Thursday, February 2, 2023

ChatGPT Version of the SWMM5 Wikipedia Page Introduction

 The EPA Storm Water Management Model (SWMM) is a computer software that simulates the rainfall-runoff-routing process in urban areas. It operates by dividing the study area into smaller subcatchment areas, where the hydrologic processes producing runoff are accounted for, including time-varying rainfall, evaporation, snow accumulation, depression storage, and more. The runoff is then routed through a network of pipes, channels, storage/treatment units, pumps, and regulators using hydraulic modeling techniques. The model can handle networks of any size, model different flow regimes, and use either kinematic wave or dynamic wave flow routing methods.

SWMM has been widely used in various applications, such as flood control, waste load allocation studies, and master planning of sewer collection systems. It is public domain software that can be freely copied and distributed, with the C engine code and Delphi graphical user interface code easily edited for custom features.


  • Design and sizing of drainage system components for flood control
  • Sizing of detention facilities for flood control and water quality protection
  • Flood plain mapping of natural channel systems
  • Minimizing Combined Sewer Overflow (CSO) and Sanitary Sewer Overflow (SSO)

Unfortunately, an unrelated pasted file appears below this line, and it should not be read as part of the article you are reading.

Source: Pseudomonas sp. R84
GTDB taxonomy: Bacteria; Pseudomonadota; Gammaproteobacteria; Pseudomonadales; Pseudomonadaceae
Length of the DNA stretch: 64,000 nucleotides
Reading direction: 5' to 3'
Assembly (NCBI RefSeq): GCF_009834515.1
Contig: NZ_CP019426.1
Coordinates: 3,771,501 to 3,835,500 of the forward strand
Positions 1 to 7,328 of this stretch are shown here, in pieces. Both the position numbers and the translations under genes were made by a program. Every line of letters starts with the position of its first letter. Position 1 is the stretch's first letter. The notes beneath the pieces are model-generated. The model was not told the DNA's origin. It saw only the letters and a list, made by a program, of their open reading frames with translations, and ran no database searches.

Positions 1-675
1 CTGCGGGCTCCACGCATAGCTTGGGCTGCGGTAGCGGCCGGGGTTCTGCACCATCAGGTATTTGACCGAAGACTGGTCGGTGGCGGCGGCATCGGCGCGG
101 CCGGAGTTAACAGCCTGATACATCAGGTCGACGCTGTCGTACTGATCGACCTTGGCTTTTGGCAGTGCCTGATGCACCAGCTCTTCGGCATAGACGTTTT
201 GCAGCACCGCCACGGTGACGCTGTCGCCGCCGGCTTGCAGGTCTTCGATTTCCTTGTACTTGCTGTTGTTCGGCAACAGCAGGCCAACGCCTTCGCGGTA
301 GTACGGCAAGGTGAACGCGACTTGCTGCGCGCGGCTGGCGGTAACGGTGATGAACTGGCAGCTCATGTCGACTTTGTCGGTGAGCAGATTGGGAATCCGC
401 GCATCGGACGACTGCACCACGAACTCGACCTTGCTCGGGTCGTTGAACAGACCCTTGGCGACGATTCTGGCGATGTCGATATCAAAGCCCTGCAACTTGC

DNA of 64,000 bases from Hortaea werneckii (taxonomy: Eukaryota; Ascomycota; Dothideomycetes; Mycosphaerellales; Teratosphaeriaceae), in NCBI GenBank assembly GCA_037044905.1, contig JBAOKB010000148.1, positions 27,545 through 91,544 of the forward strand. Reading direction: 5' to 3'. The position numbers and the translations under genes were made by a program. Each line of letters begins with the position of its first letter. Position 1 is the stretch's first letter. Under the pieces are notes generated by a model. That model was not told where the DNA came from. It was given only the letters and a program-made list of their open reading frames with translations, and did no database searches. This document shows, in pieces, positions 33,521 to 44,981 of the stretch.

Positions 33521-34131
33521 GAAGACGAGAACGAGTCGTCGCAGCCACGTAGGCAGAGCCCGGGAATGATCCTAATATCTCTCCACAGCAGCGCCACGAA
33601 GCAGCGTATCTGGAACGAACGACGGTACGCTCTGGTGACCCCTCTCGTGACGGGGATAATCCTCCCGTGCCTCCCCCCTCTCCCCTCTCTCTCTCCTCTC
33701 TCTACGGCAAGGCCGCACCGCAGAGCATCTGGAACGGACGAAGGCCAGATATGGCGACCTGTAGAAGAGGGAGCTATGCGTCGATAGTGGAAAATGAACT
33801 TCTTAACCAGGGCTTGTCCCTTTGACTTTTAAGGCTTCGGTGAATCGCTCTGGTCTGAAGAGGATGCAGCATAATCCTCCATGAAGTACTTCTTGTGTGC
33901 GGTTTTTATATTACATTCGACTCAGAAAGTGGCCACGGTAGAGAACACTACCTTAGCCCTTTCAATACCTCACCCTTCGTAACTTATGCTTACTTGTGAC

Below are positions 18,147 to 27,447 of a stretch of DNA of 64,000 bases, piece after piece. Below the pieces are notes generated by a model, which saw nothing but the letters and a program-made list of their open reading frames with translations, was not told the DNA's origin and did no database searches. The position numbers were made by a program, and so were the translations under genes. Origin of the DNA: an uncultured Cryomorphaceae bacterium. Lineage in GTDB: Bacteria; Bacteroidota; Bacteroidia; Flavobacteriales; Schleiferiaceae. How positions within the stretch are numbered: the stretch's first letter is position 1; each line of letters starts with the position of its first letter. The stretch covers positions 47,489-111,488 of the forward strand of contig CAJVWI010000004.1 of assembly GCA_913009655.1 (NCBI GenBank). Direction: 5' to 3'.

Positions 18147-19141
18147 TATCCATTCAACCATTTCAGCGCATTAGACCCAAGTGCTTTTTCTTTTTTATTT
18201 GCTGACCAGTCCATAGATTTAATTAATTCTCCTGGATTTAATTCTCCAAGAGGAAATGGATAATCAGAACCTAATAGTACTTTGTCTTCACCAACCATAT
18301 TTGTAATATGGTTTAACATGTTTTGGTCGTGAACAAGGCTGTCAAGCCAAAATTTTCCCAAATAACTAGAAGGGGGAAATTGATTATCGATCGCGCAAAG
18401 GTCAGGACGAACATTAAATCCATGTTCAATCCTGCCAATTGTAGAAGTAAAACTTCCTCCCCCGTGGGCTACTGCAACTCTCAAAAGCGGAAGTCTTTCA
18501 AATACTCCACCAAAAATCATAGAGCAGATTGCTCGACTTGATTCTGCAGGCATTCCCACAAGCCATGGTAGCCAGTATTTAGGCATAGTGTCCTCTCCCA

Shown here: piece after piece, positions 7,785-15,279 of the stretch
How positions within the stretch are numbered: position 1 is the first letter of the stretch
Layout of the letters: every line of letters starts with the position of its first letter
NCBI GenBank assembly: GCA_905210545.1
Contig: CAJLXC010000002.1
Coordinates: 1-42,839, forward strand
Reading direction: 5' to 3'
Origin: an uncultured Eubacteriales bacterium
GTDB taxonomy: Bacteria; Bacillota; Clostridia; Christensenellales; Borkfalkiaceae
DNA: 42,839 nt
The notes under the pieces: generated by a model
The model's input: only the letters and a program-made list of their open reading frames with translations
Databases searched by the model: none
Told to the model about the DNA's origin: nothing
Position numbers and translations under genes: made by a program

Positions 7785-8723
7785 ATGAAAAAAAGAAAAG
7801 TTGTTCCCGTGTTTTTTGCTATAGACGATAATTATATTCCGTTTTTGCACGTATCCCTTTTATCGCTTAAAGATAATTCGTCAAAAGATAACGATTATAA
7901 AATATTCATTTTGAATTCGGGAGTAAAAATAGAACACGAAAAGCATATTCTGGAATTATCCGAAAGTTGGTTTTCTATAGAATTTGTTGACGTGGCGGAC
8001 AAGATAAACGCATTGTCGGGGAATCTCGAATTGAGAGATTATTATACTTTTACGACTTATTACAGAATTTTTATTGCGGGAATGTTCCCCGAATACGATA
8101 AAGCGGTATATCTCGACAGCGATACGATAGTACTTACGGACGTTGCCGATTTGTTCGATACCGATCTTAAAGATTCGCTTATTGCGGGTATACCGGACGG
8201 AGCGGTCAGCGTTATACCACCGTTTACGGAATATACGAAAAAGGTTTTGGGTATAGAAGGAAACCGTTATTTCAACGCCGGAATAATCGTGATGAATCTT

• Evaluating the impact of inflow and infiltration on sanitary sewer overflows
  • Generating non-point source pollutant loadings for waste load allocation studies
  • Evaluating the effectiveness of Best Management Practices (BMPs) and Low Impact Development (LID) practices
  • Rainfall-runoff modeling of urban and rural watersheds
  • Hydraulic and water quality analysis of storm, sanitary, and combined sewer systems
  • Master planning of sewer collection systems and urban watersheds
  • System evaluations associated with EPA regulations, such as NPDES permits, CMOM, and TMDL
  • 1D and 2D predictions of flood levels and flooding volume

Hydrologic Processes Accounted for in SWMM:

  • Time-varying rainfall
  • Evaporation of standing surface water
  • Snow accumulation and melting
  • Rainfall interception from depression storage
  • Infiltration of rainfall into unsaturated soil layers
  • Percolation of infiltrated water into groundwater layers
  • Interflow between groundwater and the drainage system
  • Nonlinear reservoir routing of overland flow
  • Capture and retention of rainfall/runoff by LID practices

Hydraulic Modeling Capabilities:

  • Handle networks of unlimited size
  • Use a variety of standard closed and open conduit shapes and natural channels
  • Model special elements such as storage/treatment units, flow dividers, pumps, weirs, and orifices
  • Apply external flows and water quality inputs from various sources
  • Use either kinematic wave or full dynamic wave flow routing methods
  • Model various flow regimes, such as backwater, surcharging, reverse flow, and surface ponding
  • Apply user-defined dynamic control rules to simulate the operation of pumps, orifice openings, and weir crest levels.

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